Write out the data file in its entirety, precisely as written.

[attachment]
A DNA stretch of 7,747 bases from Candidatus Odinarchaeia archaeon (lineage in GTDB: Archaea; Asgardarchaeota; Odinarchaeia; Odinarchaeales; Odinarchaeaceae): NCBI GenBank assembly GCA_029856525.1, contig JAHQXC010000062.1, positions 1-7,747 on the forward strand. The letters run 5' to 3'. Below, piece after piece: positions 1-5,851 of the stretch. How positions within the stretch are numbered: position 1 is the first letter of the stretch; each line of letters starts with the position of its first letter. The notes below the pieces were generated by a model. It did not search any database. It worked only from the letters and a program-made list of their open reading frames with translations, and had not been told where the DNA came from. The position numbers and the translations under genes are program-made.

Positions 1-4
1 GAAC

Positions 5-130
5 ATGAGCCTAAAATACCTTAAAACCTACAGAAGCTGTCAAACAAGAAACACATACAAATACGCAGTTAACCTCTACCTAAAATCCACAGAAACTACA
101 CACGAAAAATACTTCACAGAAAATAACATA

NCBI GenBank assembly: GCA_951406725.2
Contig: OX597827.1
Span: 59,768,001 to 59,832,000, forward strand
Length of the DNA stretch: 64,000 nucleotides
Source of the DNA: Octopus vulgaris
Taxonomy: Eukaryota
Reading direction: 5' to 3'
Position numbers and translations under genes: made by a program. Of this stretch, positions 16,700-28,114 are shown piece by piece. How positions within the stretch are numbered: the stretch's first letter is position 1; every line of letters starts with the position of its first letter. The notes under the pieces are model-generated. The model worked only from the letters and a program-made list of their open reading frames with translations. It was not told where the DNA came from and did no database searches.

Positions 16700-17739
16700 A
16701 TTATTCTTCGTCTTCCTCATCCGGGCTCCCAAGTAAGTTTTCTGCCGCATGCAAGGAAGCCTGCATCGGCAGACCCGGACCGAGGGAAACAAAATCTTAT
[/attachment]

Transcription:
A DNA stretch of 7,747 bases from Candidatus Odinarchaeia archaeon (lineage in GTDB: Archaea; Asgardarchaeota; Odinarchaeia; Odinarchaeales; Odinarchaeaceae): NCBI GenBank assembly GCA_029856525.1, contig JAHQXC010000062.1, positions 1-7,747 on the forward strand. The letters run 5' to 3'. Below, piece after piece: positions 1-5,851 of the stretch. How positions within the stretch are numbered: position 1 is the first letter of the stretch; each line of letters starts with the position of its first letter. The notes below the pieces were generated by a model. It did not search any database. It worked only from the letters and a program-made list of their open reading frames with translations, and had not been told where the DNA came from. The position numbers and the translations under genes are program-made.

Positions 1-4
1 GAAC

Positions 5-130
5 ATGAGCCTAAAATACCTTAAAACCTACAGAAGCTGTCAAACAAGAAACACATACAAATACGCAGTTAACCTCTACCTAAAATCCACAGAAACTACA
101 CACGAAAAATACTTCACAGAAAATAACATA

NCBI GenBank assembly: GCA_951406725.2
Contig: OX597827.1
Span: 59,768,001 to 59,832,000, forward strand
Length of the DNA stretch: 64,000 nucleotides
Source of the DNA: Octopus vulgaris
Taxonomy: Eukaryota
Reading direction: 5' to 3'
Position numbers and translations under genes: made by a program. Of this stretch, positions 16,700-28,114 are shown piece by piece. How positions within the stretch are numbered: the stretch's first letter is position 1; every line of letters starts with the position of its first letter. The notes under the pieces are model-generated. The model worked only from the letters and a program-made list of their open reading frames with translations. It was not told where the DNA came from and did no database searches.

Positions 16700-17739
16700 A
16701 TTATTCTTCGTCTTCCTCATCCGGGCTCCCAAGTAAGTTTTCTGCCGCATGCAAGGAAGCCTGCATCGGCAGACCCGGACCGAGGGAAACAAAATCTTAT